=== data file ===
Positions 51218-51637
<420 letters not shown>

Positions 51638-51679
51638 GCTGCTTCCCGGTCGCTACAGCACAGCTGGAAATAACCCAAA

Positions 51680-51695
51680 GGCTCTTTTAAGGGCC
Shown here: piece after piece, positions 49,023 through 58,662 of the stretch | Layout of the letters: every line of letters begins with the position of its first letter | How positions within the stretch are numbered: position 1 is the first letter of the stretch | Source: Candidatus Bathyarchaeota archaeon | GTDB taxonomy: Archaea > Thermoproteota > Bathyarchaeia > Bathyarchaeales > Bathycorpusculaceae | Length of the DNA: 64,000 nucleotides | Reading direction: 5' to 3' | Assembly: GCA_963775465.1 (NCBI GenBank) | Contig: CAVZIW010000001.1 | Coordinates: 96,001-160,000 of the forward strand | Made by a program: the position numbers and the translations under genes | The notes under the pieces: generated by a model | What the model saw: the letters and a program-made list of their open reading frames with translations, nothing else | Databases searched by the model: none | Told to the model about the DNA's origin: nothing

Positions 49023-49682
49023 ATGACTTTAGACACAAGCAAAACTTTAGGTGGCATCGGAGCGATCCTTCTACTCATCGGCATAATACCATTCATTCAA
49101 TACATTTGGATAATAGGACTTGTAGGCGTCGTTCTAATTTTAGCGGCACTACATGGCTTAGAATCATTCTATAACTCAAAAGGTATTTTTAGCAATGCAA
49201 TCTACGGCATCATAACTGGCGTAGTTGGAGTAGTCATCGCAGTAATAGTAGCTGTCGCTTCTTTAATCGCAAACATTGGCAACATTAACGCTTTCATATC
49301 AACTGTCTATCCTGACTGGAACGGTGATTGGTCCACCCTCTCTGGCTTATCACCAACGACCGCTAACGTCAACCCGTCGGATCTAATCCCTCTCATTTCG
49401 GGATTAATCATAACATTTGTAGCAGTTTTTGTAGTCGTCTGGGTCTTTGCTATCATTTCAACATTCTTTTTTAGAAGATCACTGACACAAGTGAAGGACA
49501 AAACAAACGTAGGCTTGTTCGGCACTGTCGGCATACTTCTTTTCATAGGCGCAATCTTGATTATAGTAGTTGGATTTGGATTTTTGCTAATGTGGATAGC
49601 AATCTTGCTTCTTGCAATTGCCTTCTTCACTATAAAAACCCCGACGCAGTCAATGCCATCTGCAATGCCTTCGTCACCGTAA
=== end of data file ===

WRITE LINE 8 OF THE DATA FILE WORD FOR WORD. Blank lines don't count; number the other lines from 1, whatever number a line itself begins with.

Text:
Positions 49023-49682